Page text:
Acting as a musician’s assistant, I got exposed to the behind-the-scenes world of making sure all the artists had water and towels and any other necessary commodity in order to ensure their best performance. The most important part of my time with Concerts and Touring was not the quick trips to Whole Foods to buy backstage snacks or the in-office historical work, but rather the opportunity to join in this “jazz family.” Every single person I met was so immediately ready to be a close friend and an ally. Even after the show ended, I would run into musicians on the subway and be greeted by a warm hug and a smile. A few of us even ended up at one of the free Concerts in the Parks programs, determined to hear greats such as McCoy Tyner in person. As we walked to the park, we saw the clouds getting darker but pushed onward anyhow. Even as the rain began to pour down, we laughed and grooved along to the musicians on stage. Afterwards, we wrung out our jackets on the subway and laughed together about the concert.
Photo: A life changing show by Christian McBride at the famous Blue Note jazz club.
The idea of the Jazz Family came out in full form one bright, Sunday afternoon as the JLCO gathered a crowd to remember the Great Joe Temperly. A stoically happy occasion, the JLCO and students of Mr. Temperly came together to share stories and treat everyone to a New Orleans-esque jam in honor of the late tenor saxophonist. Though the room was full of strangers, this music truly united everyone present. This is what J@LC exemplifies in their work every single day.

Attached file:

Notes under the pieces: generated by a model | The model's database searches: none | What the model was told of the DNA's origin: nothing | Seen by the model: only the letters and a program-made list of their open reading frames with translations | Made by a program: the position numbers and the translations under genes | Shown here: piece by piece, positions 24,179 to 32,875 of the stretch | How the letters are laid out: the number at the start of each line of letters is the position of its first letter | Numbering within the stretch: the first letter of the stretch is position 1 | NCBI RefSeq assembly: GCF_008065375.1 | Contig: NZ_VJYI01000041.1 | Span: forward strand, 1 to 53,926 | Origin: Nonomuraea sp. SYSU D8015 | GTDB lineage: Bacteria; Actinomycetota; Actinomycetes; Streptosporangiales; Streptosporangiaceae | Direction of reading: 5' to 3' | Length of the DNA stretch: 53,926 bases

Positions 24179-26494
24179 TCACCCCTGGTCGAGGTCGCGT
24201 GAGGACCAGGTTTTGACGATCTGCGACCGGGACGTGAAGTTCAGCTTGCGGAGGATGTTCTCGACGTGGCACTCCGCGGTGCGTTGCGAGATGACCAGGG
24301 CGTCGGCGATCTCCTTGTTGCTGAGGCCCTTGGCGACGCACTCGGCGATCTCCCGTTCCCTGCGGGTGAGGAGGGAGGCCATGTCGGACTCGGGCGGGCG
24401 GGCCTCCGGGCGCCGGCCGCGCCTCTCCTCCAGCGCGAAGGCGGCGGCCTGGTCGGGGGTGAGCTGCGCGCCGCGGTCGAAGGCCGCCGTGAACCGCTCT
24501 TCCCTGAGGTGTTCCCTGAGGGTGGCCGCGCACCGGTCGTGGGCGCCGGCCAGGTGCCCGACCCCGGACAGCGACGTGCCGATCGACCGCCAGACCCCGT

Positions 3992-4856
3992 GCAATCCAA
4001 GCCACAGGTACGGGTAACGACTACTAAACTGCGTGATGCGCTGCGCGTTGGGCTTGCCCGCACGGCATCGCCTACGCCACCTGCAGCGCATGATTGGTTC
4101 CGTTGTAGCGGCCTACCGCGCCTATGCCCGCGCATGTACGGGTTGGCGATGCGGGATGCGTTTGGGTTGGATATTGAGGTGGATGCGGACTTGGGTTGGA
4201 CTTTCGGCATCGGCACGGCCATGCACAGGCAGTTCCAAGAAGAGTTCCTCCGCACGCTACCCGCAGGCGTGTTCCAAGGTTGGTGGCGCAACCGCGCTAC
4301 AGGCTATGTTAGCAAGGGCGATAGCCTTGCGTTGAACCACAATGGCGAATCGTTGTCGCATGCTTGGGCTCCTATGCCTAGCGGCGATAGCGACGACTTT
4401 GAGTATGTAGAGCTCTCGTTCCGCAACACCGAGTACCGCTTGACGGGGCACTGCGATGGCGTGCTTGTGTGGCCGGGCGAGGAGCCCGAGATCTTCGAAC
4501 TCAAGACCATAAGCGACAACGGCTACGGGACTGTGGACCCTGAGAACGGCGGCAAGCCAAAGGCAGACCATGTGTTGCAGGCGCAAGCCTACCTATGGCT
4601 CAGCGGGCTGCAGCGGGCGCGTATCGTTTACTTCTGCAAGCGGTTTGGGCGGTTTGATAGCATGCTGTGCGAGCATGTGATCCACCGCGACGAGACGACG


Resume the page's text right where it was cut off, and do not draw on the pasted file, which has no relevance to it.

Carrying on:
I am beyond grateful to the UMS and to Jazz at Lincoln Center for this internship opportunity. There are so many more stories that I would love to share about my time in New York City, but I can say one thing for sure: the level of inspiration and brotherhood that I experienced this summer can be experienced every time the JLCO hits the stage. They are a truly magical ensemble and organization.
This Spring, welcome back to Ann Arbor, JLCO, we are so excited to have you here.
See the Jazz at Lincoln Center Orchestra with Chick Corea on March 31, 2018.
School Day Performance with JLCO
The Jazz at Lincoln Center Orchestra and Wynton Marsalis return to Hill Auditorium on March 4, 2016.
The orchestra and Wynton Marsalis have visited Ann Arbor many times since their debut in 1994, and during our 2013-2014 season, the musicians received the UMS Distinguished Artist award. This group is special not only because of their superb music making; the orchestra’s dedication to education programs is also remarkable.